Lebrecht Weekly | Beethoven: 1st piano concerto, &c (DG)

Advertisement / Publicité

This page is also available in / Cette page est également disponible en: Francais (French)

  • Deutsche Grammophon
  • User Ratings (4 Votes)

This weirdly unbalanced album opens with a live performance of Beethoven’s first piano concerto and continues with solo pieces from the bottom drawer, some of which are little higher than kindergarten level in difficulty. No explanation is offered in the glossy booklet.

To work out what’s really going on, you’ll have to delve into the background of Alice Sara Ott, the German-Japanese soloist who, four years ago, made it known that she had been stricken with multiple sclerosis, a degenerative condition. In sympathy and solidarity, her record label has been quietly gathering her unreleased material while Alice continues to enhance her reputation at live as and when she can manage. Last week, for example, was a good week; she played the thunderous Grieg concerto in Lille, France, to a tremendous reception. At 35, an exact contemporary of Yuja Wang, Alice ranks among the most interesting interpreters of her generation.

Advertisement / Publicité

This album is no let-down. The concerto flickers with fire and ice in the solo passages, steering between passages of orchestral bombast that prefigure Beethoven’s symphonies. Karina Canellakis conducts the Netherlands Radio Philharmonic Orchestra with admirable poise, letting the soloist present a contemplative contrast to the hustle and bustle, notably in the Largo middle movement.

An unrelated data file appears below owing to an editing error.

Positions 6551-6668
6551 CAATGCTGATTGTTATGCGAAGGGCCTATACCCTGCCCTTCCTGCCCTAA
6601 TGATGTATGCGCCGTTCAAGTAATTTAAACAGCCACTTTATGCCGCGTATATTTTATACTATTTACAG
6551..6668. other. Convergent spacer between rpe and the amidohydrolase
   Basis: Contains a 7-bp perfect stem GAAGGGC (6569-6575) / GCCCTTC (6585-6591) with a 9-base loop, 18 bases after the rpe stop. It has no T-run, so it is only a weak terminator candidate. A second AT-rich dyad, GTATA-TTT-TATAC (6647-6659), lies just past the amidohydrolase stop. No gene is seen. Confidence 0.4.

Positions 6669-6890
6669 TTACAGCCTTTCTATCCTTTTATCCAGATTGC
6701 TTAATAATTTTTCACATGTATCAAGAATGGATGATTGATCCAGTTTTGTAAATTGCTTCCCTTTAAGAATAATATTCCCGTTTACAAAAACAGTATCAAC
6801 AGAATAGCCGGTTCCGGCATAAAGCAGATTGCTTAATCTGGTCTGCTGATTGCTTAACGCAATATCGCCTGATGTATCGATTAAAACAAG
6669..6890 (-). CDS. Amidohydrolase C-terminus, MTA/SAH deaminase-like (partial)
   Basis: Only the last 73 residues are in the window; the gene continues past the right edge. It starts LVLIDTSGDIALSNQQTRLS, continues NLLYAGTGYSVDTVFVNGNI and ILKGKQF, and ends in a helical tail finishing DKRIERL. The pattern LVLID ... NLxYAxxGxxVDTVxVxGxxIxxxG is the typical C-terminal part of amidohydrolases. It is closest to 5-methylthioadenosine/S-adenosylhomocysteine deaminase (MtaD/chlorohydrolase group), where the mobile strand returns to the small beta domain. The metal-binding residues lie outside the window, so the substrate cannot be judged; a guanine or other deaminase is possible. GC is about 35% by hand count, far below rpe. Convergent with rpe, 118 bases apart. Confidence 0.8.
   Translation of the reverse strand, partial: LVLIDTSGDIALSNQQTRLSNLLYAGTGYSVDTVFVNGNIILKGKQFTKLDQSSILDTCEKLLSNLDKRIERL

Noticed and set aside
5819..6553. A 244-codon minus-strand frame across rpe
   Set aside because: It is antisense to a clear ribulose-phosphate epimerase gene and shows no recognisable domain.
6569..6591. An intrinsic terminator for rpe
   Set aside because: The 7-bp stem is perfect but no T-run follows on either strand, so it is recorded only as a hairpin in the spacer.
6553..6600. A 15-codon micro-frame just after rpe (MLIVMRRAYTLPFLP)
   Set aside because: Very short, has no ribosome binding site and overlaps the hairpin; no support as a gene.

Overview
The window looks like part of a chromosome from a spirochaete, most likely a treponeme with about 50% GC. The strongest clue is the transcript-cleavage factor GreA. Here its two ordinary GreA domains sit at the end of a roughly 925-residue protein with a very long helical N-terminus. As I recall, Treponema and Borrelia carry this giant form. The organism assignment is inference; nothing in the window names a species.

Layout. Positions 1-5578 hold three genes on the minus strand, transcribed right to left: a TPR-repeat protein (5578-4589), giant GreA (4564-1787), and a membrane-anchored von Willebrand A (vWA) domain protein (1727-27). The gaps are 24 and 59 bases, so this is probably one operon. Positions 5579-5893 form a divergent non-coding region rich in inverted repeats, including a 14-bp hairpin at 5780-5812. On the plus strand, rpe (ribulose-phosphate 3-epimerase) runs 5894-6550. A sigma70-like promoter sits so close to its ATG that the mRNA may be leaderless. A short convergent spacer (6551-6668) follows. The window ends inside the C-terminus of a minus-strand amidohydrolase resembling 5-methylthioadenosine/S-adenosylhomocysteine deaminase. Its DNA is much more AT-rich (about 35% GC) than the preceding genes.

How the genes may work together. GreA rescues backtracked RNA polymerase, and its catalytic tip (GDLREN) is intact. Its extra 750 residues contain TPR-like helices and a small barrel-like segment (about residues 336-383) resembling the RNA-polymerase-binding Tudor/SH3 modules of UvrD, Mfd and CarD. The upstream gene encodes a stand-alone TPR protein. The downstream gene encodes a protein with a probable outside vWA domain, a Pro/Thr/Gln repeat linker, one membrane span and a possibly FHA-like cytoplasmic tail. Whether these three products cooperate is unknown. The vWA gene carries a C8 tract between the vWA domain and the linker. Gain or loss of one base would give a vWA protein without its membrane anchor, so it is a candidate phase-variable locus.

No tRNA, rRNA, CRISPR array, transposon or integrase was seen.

Alice follows the concerto with a solitary reading of the Moonlight Sonata, introspective and glistening like a somnambulistic salmon on Atlantic migration. Why she then felt a need to play the hackneyed Für Elise is incomprehensible but she does so with a laconic twinkle that stands in ironic contrast to the phony solemnity of Lang Lang and other chest-beaters.

The remaining four Beethoven pieces are short, uncatalogued and not altogether remarkable. The last, in B minor, ends somehow up in the air, without resolution. I think we can guess the meaning. It is profoundly moving.

This page is also available in / Cette page est également disponible en: Francais (French)


About Author

Norman Lebrecht is a prolific writer on music and cultural affairs. His blog, Slipped Disc, is one of the most popular sites for cultural news. He presents The Lebrecht Interview on BBC Radio 3 and is a contributor to several publications, including the Wall Street Journal and The Standpoint. Visit every Friday for his weekly CD review // Norman Lebrecht est un rédacteur prolifique couvrant les événements musicaux et Slipped Disc, est un des plus populaires sites de nouvelles culturelles. Il anime The Lebrecht Interview sur la BBC Radio 3 et collabore à plusieurs publications, dont The Wall Street Journal et The Standpoint. Vous pouvez lire ses critiques de disques chaque vendredi.

Leave A Reply

This site uses Akismet to reduce spam. Learn how your comment data is processed.